“The foundation of a good night’s sleep is a comfortable, supportive bed. It’s difficult to get deep, restful sleep on an old, uncomfortable bed. A bed with the correct support, comfort and space will ensure you wake less, move about less, are less disturbed by your partner and are less likely to wake up feeling tired or aching. An uncomfortable one can result in loss of nearly an hour’s sleep. Beds deteriorate gradually and if you’ve reached the point when you know yours is uncomfortable, you’ve already been compromising your sleep quality for some time.  We advise thinking about replacing the bed after about seven years.

“Make sure you use adequate bed clothes and pillows too. Use the right tog duvet for the time of year – it’s not uncommon to have a winter and summer duvet. A good pillow should hold your head in the correct alignment – that is, in the same relation to your shoulders and spine as if you were standing upright with the correct posture. One that is too soft will allow the head to flop, curving the neck. One that is too hard will give you a crick in the neck.

“Creating – and maintaining – the perfect sleep environment is an essential part of achieving the best possible quality sleep. A restful bedroom environment should be cool, quiet and dark, and free from distractions – that means removing computers, tablets, mobile phones and even TVs. Avoid screen time at least an hour before bed, as the blue light that emits from these devices messes around with your body’s circadian rhythms by suppressing the sleep-inducing hormone melatonin.”

The London Sleep Centre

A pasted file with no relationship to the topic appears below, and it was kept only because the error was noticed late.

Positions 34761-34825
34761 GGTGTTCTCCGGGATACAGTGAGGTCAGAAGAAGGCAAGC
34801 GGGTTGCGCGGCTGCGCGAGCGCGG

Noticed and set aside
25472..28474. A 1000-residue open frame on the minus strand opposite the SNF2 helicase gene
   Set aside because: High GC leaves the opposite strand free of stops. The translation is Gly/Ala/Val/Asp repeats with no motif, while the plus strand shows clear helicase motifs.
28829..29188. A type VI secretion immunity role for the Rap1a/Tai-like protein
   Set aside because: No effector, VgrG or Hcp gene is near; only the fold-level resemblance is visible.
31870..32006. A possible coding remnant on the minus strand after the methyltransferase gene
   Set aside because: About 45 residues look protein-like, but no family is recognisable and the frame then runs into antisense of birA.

We asked Dr Irshaad Ebrahim, Medical Director of the Harley Street Sleep Centre  and also more recently the London Sleep Centre in Dubai to comment on the importance of Good Bed Health.

Dr Irshaad Ebrahim

“The importance of environmental factors such as the comfort of one’s bed, ventilation in the Bedroom, the comfort of bed clothes and environmental temperature are often overlooked – it is only after one has excluded an environmental cause for sleep symptoms that we look to a medical cause”

“If you develop symptoms such as Sleep Maintenance Difficulties, Morning Fatigue and a sense of unrefreshing sleep – look first to your sleep environment and optimise that. If after having optimised your environment your symptoms continue, then please seek assistance from your local sleep clinic” Said Dr Ebrahim

The London Sleep Centre  is a leader in the provision of diagnostic and treatment services for people with Sleep Disorders and related Medical and Psychological disorders. Our unique approach integrates a variety of models of care for people with sleep problems and disorders. We have expertise in the assessment and treatment of the full range of Sleep Disorders from Sleep-Related Breathing Disorders such as Obstructive Sleep Apnoea (OSA) through to Insomnia, Narcolepsy and sleep related problems of Pregnancy, Psychiatric and Medical conditions.

Dr Irshaad Ebrahim is the Medical Director of The London Sleep Centre (Founded in 2002).. His Clinical interests include the treatment of patients with Insomnia, Parasomnias (Behaviours in Sleep), Narcolepsy and Memory disorders.

Internationally, Dr Ebrahim is active in developing Sleep Medicine Services and Organizations and in 2011, co-founded The South African Society of Sleep Medicine. He has an international clinical practice in South Africa at The Constantia Sleep Centre and more recently in Dubai (United Arab Emirates).

Note: This articles does not represent an endorsement of The ID Band Co products by The London Sleep Centre.


The information in our blog articles is for personal use only and not a substitute for professional medical advice, diagnosis or treatment plans. We are not medical health practitioners or mental health providers. If you’re worried about a potential medical condition, contact your GP or call an ambulance in an emergency situation

Note: This articles does not represent an endorsement of The ID Band Co products by The London Sleep Centre.